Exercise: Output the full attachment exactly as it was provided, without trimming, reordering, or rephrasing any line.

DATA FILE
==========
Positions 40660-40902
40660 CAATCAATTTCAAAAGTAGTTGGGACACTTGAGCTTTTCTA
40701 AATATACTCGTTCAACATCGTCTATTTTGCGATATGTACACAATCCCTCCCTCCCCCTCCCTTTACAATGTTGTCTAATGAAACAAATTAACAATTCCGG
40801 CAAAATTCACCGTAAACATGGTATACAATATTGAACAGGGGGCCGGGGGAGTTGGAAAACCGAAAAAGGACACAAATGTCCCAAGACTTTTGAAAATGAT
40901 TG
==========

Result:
Positions 40660-40902
40660 CAATCAATTTCAAAAGTAGTTGGGACACTTGAGCTTTTCTA
40701 AATATACTCGTTCAACATCGTCTATTTTGCGATATGTACACAATCCCTCCCTCCCCCTCCCTTTACAATGTTGTCTAATGAAACAAATTAACAATTCCGG
40801 CAAAATTCACCGTAAACATGGTATACAATATTGAACAGGGGGCCGGGGGAGTTGGAAAACCGAAAAAGGACACAAATGTCCCAAGACTTTTGAAAATGAT
40901 TG